Sony, Apollo Express Interest in Buying Paramount

Paramount has been exploring a potential deal for months, talking to suitors including Skydance, producer of “Top Gun: Maverick.”

Paramount has been in talks with Skydance for months.Credit…Mark Abramson for The New York Times

Benjamin MullinLauren Hirsch

Sony Pictures Entertainment and the private equity giant Apollo Global Management have formally expressed interest in acquiring Paramount for roughly $26 billion, according to two people familiar with the matter, a move that adds drama to an already chaotic deal making process.

The nonbinding expression of interest, sent in a letter this week, comes as Paramount approaches an agreed-upon Friday deadline for the expiration of an exclusive negotiating period with Skydance, a Hollywood studio run by the tech scion David Ellison. Paramount has been in talks with Skydance for months, discussing a complicated transaction that would involve a merger and an investment from the private equity firm Redbird Capital Partners.

The new, joint expression of interest would make Sony a significant majority and controlling shareholder and Apollo a minority shareholder. The proposed all-cash acquisition may appeal to Paramount shareholders who have come out against the Skydance deal over concerns it benefits the company’s controlling shareholder, Shari Redstone, at the expense of others.

Paramount declined to comment.

The proposed merger of Sony and Paramount would create a new powerhouse in Hollywood, uniting the studios behind the “Spider Man” and “Mission: Impossible” franchises. Sony executives have discussed operating the Paramount studio as a division of their broader empire, combining their marketing and distribution functions.

Sony, a sprawling international conglomerate known for its cutting-edge electronics business, is an unconventional suitor for Paramount. Like Comcast, which owns NBCUniversal, Sony has a highly profitable business outside traditional media, generating hundreds of millions of dollars from video games, music, imaging and sensors. That insulates Sony from the travails of the media industry, which has lately been challenged by the decline of the traditional theatrical business and the death of cable television.

The letter, which was signed by Tony Vinciquerra, the chief executive of Sony Pictures Entertainment, and Aaron Sobel, a partner at Apollo, is intended to be a starting point for negotiations to acquire the company, according to be a person familiar with the matter. The two sides have not begun doing due diligence, a process that could affect the amount Sony and Apollo are willing to pay.

One looming question for both Apollo and Sony is the eventual fate of Paramount’s CBS broadcast network. Regulations restrict foreign ownership of broadcast networks, throwing up a potential roadblock for Sony Pictures, a division of the Tokyo-based Sony Group Corporation.

But the companies believe they can overcome those concerns, according to two people familiar with their plans. Apollo, a U.S.-based firm, already owns the TV station group Cox Media Group, a deal that required approval from the Federal Communications Commission, which regulates U.S. broadcasters. The F.C.C., however, blocked a separate deal that involved Apollo, when the investment firm Standard General tried to buy Tegna, a TV station group, with financing from Apollo.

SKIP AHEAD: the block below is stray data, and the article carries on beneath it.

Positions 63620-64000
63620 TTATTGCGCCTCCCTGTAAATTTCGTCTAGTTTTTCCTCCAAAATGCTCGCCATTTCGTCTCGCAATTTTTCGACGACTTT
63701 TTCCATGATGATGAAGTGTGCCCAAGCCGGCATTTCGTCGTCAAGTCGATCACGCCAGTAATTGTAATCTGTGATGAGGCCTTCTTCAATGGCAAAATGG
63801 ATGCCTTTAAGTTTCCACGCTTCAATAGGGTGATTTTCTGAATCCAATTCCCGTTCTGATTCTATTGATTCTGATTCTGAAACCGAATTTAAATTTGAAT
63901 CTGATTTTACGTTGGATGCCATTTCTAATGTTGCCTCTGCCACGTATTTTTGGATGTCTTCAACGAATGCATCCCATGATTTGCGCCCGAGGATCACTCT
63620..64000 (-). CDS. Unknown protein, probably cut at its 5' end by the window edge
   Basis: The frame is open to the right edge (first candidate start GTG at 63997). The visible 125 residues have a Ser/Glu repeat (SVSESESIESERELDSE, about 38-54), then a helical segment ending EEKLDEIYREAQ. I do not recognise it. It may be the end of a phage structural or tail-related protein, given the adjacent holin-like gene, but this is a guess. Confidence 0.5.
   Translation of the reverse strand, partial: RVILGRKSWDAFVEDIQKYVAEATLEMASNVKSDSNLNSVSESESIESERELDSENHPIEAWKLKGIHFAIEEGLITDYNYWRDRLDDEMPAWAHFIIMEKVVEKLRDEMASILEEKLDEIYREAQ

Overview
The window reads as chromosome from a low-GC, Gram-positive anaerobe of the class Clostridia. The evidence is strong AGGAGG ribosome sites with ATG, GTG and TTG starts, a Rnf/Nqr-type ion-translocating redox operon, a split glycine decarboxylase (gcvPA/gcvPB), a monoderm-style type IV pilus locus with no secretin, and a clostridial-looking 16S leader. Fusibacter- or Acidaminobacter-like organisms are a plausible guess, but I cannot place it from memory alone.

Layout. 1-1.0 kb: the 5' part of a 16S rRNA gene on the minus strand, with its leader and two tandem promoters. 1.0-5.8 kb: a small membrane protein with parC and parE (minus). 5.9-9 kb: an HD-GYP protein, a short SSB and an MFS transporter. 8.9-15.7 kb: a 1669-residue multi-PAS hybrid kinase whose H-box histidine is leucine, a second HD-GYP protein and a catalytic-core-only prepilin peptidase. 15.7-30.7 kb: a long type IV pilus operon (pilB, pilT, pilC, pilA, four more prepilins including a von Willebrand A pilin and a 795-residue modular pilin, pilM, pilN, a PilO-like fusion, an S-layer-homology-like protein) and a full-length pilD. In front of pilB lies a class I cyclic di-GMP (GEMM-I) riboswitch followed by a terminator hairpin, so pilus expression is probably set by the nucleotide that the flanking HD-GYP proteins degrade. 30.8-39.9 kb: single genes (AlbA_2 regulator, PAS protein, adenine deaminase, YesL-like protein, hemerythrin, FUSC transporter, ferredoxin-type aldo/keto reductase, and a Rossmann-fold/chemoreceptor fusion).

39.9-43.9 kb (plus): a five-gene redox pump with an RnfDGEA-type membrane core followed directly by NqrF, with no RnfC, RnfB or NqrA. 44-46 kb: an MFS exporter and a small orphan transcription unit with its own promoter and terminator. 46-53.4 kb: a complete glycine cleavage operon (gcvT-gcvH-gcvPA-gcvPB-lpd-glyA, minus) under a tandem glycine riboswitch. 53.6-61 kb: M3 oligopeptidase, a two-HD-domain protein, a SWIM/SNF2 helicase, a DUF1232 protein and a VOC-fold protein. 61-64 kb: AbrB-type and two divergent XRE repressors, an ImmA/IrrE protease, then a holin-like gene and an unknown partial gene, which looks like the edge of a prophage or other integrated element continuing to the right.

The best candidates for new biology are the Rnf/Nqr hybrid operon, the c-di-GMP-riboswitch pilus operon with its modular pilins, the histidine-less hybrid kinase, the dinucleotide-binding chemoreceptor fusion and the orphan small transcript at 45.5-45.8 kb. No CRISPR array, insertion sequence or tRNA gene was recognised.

One possible remedy under consideration is to have Apollo, which has already gone through government approval, hold the license for the CBS broadcast network, the people said.

It remains to be seen whether a bid from Sony and Apollo would be acceptable to Ms. Redstone, whose controlling stake would allow her to veto any deal. Ms. Redstone has already signed off on a potential deal to sell her controlling stake to Skydance, but that deal is contingent on a separate deal for Paramount.

The expression of interest from Apollo and Sony heaps additional scrutiny on the special committee of Paramount’s board of directors that is evaluating the company’s options. An all-cash alternative to Skydance’s offer — for which many shareholders have expressed support — would put more pressure on negotiations between Mr. Ellison and Paramount.

The deal talks come at a chaotic time for Paramount. Bob Bakish, the company’s former chief executive, stepped down this week amid tensions with Ms. Redstone. Mr. Bakish, who had expressed reservations about the deal with Skydance, was an architect of the company’s current strategy, which involves signing up subscribers to the Paramount+ streaming service.

In his place, Paramount’s board has installed a trio of executives who run an “office of the C.E.O.” within the company. Collectively, the executives — CBS’s chief executive, George Cheeks; the Showtime and MTV Entertainment Studios chief executive Chris McCarthy; and Paramount’s chief executive, Brian Robbins — have decades of experience at the company but are untested in their current three-way leadership role.

Roy Walsh

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